The Federal Trade Commission on Thursday took a second shot at alleging Facebook is an illegal monopoly in a new complaint that accuses the social media company of buying up potential competitors or thwarting their access to the platform.
Why it matters: The FTC, now led by Big Tech critic Lina Khan, is trying to save its case against Facebook after a judge dismissed its first attempt.
Driving the news: The FTC filed an amended complaint in a D.C. federal court arguing Facebook illegally acquired competitors WhatsApp and Instagram, and that Facebook "lured" app developers to its platform and "buried" them when they became competitive threats.
- In June, Judge James Boasberg dismissed the agency's first complaint, noting that it lacked specifics on the metrics or methods used in defining and calculating Facebook's market share, but allowed the agency to try again.
- The FTC said in a press release that its new complaint bolsters its arguments with new detailed statistics on Facebook's market share and new evidence showing Facebook has the power to control prices or exclude competition.
What they're saying: “Facebook lacked the business acumen and technical talent to survive the transition to mobile," said Holly Vedova, FTC Bureau of Competition Acting Director.
- "After failing to compete with new innovators, Facebook illegally bought or buried them when their popularity became an existential threat. This conduct is no less anticompetitive than if Facebook had bribed emerging app competitors not to compete."
The other side: Facebook has previously argued that the government's case ignores the competition that the company faces from companies like Apple, Google, Twitter, Snap, Amazon, TikTok and Microsoft.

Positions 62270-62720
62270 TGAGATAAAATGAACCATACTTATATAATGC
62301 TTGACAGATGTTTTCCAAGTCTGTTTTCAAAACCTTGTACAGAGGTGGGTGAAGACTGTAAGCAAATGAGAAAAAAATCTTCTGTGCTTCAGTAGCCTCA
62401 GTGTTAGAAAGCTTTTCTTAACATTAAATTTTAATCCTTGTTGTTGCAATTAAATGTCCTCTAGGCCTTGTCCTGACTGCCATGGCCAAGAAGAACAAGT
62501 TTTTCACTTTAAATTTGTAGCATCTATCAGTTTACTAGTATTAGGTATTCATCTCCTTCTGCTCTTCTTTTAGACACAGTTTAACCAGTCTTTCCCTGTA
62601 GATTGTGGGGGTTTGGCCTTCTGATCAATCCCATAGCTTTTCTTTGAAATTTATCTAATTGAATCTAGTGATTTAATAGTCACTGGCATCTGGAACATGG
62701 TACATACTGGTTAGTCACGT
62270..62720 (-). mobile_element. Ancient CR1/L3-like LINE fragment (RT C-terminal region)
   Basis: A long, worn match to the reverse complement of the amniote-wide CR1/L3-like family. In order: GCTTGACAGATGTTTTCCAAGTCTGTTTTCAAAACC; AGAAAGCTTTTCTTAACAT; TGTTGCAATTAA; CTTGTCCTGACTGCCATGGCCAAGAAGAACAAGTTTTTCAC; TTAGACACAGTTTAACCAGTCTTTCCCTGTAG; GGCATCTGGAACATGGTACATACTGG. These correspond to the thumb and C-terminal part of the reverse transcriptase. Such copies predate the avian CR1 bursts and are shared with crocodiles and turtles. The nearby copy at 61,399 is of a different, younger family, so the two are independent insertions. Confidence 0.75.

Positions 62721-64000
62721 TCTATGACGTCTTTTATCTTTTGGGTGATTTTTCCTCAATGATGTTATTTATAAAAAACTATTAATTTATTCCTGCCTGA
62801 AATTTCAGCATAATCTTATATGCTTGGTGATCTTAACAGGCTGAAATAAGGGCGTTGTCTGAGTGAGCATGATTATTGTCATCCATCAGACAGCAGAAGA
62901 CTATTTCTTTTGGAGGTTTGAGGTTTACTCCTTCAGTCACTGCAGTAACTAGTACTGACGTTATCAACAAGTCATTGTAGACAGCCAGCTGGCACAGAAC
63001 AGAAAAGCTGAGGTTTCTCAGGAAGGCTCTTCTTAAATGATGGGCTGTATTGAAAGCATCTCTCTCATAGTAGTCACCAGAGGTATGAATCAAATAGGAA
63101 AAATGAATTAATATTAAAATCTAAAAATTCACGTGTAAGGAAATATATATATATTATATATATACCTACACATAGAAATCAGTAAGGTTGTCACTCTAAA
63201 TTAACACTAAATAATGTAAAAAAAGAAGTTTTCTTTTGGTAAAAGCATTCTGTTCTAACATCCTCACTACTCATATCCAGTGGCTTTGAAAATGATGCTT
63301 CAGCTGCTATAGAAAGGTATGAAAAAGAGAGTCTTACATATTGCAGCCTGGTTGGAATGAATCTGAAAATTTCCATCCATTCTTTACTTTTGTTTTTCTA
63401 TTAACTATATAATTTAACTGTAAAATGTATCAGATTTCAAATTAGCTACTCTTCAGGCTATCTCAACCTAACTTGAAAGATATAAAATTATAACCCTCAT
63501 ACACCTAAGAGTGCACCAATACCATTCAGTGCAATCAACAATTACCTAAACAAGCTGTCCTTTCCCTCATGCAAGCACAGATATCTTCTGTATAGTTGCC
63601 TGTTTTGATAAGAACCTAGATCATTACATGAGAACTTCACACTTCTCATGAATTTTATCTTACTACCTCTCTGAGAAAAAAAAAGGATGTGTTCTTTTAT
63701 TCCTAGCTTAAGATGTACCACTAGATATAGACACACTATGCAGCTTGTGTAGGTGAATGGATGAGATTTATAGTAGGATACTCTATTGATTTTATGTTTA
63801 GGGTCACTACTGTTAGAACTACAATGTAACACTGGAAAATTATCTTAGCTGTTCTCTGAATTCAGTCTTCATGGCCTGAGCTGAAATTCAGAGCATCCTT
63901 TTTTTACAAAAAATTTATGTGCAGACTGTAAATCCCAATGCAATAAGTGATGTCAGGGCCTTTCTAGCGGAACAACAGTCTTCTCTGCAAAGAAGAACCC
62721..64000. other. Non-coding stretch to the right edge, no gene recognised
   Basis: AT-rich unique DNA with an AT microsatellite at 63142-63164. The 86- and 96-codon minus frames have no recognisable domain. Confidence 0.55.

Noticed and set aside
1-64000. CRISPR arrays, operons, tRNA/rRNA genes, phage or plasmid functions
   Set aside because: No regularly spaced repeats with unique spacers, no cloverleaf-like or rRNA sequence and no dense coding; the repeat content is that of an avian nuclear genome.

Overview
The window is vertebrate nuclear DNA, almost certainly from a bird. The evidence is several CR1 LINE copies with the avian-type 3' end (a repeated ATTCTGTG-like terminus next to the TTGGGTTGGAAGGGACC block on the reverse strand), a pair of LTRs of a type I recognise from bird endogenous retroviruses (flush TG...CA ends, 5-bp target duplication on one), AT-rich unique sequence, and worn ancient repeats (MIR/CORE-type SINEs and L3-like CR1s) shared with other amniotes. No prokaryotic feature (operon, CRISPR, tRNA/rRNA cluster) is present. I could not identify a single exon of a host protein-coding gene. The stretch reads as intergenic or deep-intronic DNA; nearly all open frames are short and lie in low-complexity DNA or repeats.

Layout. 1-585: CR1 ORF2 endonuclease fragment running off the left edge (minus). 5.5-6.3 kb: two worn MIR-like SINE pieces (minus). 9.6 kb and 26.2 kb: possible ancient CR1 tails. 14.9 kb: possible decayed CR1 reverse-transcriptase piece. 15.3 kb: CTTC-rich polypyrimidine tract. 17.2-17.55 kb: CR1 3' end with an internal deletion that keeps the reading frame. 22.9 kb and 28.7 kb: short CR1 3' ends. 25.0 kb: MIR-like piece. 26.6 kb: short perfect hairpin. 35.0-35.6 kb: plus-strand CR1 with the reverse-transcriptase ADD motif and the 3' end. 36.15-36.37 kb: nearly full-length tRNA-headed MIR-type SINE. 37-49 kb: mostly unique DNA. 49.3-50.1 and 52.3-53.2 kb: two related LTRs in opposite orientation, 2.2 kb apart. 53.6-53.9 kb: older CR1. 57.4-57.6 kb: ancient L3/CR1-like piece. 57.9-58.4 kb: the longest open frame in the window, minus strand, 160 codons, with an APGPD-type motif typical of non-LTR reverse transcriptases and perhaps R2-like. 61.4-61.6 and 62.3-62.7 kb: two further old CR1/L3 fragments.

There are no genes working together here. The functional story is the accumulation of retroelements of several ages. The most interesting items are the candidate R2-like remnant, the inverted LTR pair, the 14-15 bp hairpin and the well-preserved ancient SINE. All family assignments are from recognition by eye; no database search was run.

- Facebook did not immediately comment on the new complaint from the FTC.
The intrigue: Facebook called on Khan to recuse herself from the case, given her previous work on antitrust issues for the House Judiciary Committee and her public criticism of the company.
- The FTC says the Office of General Counsel reviewed the Facebook petition and Office of the Secretary dismissed it, noting that the case will be prosecuted before a federal judge
Flashback: The FTC filed the case in the waning days of the Trump administration, with then-Chairman Joe Simons, a Republican, joining with the agency's two Democrats to bring the complaint over the objections of the two Republican commissioners.
- The Democratic and Republican leaders of the House and Senate antitrust subcommittees urged Khan to continue enforcement efforts against Facebook for potential antitrust violations in a letter following the judge's dismissal of the complaint.